Background: Changes of cortical excitability after sleep deprivation (SD) in humans have been investigated mostly in motor cortex, while there is little empirical evidence concerning somatosensory cortex, and its plastic changes across SD.
Objective: To assess excitability of primary somatosensory cortex (S1) and EEG voltage topographical characteristics associated with somatosensory evoked potentials (SEPs) during SD.
Methods: Across 41 h of SD, 16 healthy subjects participated in 4 experimental sessions (11.00 a.m. and 11.00 p.m. of the 1st and 2nd day) with: a) subjective sleepiness ratings; b) EEG recordings; c) SEPs recordings; d) behavioral vigilance responses.
Results: A clear enhancement of cortical excitability after SD was indexed by: (a) an amplitude increase of different SEPs component in S1; (b) higher voltage in occipital (around 35e43 ms) and fronto-central areas (around 47e62 ms). Circadian fluctuations did not affect cortical excitability. Voltage changes in S1 were strongly related with post-SD fluctuations of subjective and behavioral sleepiness.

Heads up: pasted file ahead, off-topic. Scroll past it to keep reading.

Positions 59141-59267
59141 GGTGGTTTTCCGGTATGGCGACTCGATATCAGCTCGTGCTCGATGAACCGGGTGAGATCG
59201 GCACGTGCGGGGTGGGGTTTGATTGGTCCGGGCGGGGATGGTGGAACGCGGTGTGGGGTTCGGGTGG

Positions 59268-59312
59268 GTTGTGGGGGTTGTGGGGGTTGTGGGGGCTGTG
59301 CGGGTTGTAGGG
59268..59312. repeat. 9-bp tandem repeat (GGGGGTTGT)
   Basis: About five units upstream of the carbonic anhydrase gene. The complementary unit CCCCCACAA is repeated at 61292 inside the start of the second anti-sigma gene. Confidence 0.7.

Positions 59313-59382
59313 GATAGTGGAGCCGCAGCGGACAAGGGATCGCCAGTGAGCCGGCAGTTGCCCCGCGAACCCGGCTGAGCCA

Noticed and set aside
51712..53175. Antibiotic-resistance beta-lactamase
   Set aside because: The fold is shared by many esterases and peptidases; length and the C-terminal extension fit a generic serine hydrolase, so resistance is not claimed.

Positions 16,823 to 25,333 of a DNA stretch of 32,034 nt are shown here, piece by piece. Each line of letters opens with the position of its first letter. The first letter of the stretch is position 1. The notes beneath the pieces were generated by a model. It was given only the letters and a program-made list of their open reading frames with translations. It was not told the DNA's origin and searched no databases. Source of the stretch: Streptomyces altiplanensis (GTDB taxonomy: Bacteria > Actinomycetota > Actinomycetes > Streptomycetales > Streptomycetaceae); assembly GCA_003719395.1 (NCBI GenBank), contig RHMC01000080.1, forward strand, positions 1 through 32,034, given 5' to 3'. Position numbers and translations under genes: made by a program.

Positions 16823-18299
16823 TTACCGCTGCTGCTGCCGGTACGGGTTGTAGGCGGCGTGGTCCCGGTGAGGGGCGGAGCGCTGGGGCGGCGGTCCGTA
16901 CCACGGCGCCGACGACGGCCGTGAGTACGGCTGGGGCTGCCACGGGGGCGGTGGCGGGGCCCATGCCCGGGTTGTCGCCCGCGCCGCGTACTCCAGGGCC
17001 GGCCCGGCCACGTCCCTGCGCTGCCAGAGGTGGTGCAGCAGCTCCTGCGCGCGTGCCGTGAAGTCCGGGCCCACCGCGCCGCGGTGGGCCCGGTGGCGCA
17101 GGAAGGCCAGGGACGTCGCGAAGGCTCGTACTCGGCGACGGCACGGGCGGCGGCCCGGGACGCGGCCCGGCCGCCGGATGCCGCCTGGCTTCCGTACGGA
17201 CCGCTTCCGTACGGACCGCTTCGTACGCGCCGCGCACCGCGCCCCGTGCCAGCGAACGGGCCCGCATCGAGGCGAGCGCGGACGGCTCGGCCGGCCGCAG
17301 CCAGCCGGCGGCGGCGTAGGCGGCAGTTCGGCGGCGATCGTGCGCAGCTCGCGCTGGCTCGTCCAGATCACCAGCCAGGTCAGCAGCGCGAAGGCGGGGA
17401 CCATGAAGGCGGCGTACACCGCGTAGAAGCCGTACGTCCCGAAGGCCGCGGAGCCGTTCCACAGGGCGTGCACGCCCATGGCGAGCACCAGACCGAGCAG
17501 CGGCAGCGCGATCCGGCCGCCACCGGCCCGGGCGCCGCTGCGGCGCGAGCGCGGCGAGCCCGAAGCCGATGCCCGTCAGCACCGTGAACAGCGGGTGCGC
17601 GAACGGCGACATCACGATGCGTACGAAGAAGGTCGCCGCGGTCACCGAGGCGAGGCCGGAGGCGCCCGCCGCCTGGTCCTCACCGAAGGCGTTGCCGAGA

Conclusions: Sleep may have a role in keeping cortical excitability at optimal (namely below potentially dangerous) levels for the human brain, rebalancing progressive changes in cortical responsiveness to incoming inputs occurred during timespent awake.On the other hand, higher level of cortical responsiveness after sleep loss may be one of the mechanisms accounting for post-SD alterations in vigilance and behavior.
- Human cortical excitability
- Sleep deprivation
- Somatosensory evoked potentials (SEPs)
ASJC Scopus subject areas
- Clinical Neurology